"....44....43....42...." the timer read. He could feel the ship start to vibrate beneath him, they were starting the engines, probably the auxiliaries if what he could remember from his briefing material on shuttle launch. All passengers were required to have at least a rudimentary knowledge of how the ship operated. The knowledge he possessed was not enough to be dangerous, but he knew of things that he simply could not do. One of the modifications that he was informed of was the security encoded airlocks. The inner doors could not be opened without a certain set of keypunches. The outer door could not be opened except from the inside of the hatch, to prevent any accidents. He was glad to hear of the precautions, but he had no intention of walking into an airlock.
"It has beckoned us since the dawn of time. From Goddess to atronomical body, it has watched over us, winking in it's inimical way. Look yonder caveman, see it for yourself spacefarer, for it is the beginning of dreams." Anselm recitated in some sort of frenzied passion.
"Pardon?" Thibaudet asked the pychologist, turning to look at him, the sound of the engines still quite distant.
"Oh, I was just quoting Swiley's poetic introduction to chapter two, Moon: Earth's Companion." Anlem replied, miling a bit.
Thibaudet nodded, feeling ill already. It was bad enough that he had to have a copy with him, but now he was quoting it too!
Kilpatrick took a brief moment to listen to the droning sound of Danielpour's voice, "....39....38....37...." He tried to focus on the launch procedures, but he found his mind wandering constantly back to the emptiness that was before him. The very fact alone that he was performing Simmons duty perturbed him to the point of actual sorrow. When he had first heard the news from her mouth itself, he had been stung. The sting had quickly dulled in the flury of activity that had come after it, and for a time he though that he could endure it. But here, in the final act that would separate them from each other for two months, he felt the sting resurface a thousand-fold.
His mind went back over the annals of his memories, pulling up every occasion he had suffered with Simmons, every instnac eof their relationship brought to the fore in hope of quenching the pain that he was suffering. He felt himself magically transported back to the day they first went up together. It had been only a year ago, Simmons, already an experienced pilot was transferred to fly on their ship as the previous navigator had retired. He could remember the way she walked on board the ship, confident, yet at the same time a little nervous. She had been dressed in dark slacks, with a pair of sunglasses over the rim of her nose. She had tied her cedar-brown hair back in a pony tail, and was looking about the exterior of the ship inquisitively.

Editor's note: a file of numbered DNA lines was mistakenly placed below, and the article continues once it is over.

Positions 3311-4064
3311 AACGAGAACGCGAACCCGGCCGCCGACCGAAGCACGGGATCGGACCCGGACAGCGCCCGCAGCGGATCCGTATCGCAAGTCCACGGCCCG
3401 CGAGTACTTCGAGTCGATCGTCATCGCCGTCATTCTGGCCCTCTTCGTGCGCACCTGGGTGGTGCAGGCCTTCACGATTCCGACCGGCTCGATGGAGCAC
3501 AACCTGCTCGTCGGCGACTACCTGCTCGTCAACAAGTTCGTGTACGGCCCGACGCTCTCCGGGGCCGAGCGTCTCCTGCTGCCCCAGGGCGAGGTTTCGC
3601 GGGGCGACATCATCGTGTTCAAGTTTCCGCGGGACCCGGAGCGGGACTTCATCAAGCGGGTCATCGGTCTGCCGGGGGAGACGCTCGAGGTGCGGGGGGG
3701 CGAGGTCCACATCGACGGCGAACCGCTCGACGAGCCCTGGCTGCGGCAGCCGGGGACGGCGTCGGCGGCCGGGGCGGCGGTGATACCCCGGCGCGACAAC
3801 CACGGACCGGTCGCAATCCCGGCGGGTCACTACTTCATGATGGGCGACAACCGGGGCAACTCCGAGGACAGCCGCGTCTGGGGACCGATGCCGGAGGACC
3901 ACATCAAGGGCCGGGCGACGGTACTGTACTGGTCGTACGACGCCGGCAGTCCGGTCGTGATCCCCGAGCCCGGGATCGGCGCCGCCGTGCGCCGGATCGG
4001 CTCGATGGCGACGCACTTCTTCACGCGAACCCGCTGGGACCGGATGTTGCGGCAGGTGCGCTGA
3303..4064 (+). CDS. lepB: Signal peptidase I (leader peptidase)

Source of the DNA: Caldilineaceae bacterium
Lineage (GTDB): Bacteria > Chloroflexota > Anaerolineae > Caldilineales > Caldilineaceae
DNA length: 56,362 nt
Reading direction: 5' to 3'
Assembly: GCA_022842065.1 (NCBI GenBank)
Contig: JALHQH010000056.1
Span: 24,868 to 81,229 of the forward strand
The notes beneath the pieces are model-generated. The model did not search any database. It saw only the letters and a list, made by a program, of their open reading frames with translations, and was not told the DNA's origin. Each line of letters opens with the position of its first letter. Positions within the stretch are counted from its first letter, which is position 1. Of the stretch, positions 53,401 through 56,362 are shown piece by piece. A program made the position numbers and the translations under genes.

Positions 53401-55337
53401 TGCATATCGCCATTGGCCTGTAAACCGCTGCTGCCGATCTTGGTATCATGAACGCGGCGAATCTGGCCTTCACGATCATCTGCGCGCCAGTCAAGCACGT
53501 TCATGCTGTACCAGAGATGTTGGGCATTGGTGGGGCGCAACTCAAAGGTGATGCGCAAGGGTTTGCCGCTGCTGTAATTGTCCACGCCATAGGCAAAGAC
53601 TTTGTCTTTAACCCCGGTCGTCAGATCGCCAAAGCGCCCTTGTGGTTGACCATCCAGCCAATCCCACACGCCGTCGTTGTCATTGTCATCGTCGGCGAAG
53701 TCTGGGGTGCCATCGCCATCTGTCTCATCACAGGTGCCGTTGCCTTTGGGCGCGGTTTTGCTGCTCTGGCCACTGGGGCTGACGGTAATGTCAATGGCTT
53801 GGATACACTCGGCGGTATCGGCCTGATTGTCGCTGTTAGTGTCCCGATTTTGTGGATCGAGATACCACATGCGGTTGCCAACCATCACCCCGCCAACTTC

"May I help you?" Kilpatrick had asked her on his way to the entrance. Although the hangar was not a place that most of the pilots ventured before a launch, she had been there, and so too had Kilpatrick. Sam always felt that it was important to keep in mind just how big a ship it was that you were piloting, or commanding as it was in his case.
"Oh, hi, I'm Rebecca Simmons" she had introduced herself, holding out her hand. Kilpatrick had taken it and given it a firm shake. She had quite a grip too, firm, a little diffident at first, but not so by the time they had let go. It was if all her nervous tension was eliminated after the shake. "I was just looking at the ship. It's amazing."
"Oh, you're the new navigator." Kilpatrick had said, smiling. She was a beautiful woman, not the type that looked as if they were brain-dead, just a beautiful woman. Her breasts were not too large, nor were they nonexistant. Her ass was well proportioned, but not so large that it obscured her legs, which were, while not the nicest pair he'd ever seen, certainly worth his while.
"Yes, and you?" she had asked him, lowering her sunglasses to take a better look at him. Kilpatrick remembered a later conversation where she admitted that she thought he was some mechanic at first, though she did not mean it in a bad way. He knew precisely what she meant, and assured her that though not a mechanic, he knew how to tell whether something was well constructed.
"I'm Samuel Kilpatrick, the executive officer, it's a pleasure to meet you Rebecca."
"Just call me Simmons, I never go by my first name." she had told him then, though not in a snotty tone as he was accustomed to dealing with from some women, but in a cordial manner, one that spoke of an affectionate person beneath. Kilpatrick was happy to have discovered that not only was she beautiful, but she was smart, and very enjoayble to be with. Sex was one of the nicer parts of their relationship, but he could live without it. However, he did not want to live without her.
"Ignite the fuel cells." Rhodes called out, snapping Kilpatrick from his pleasant reverie.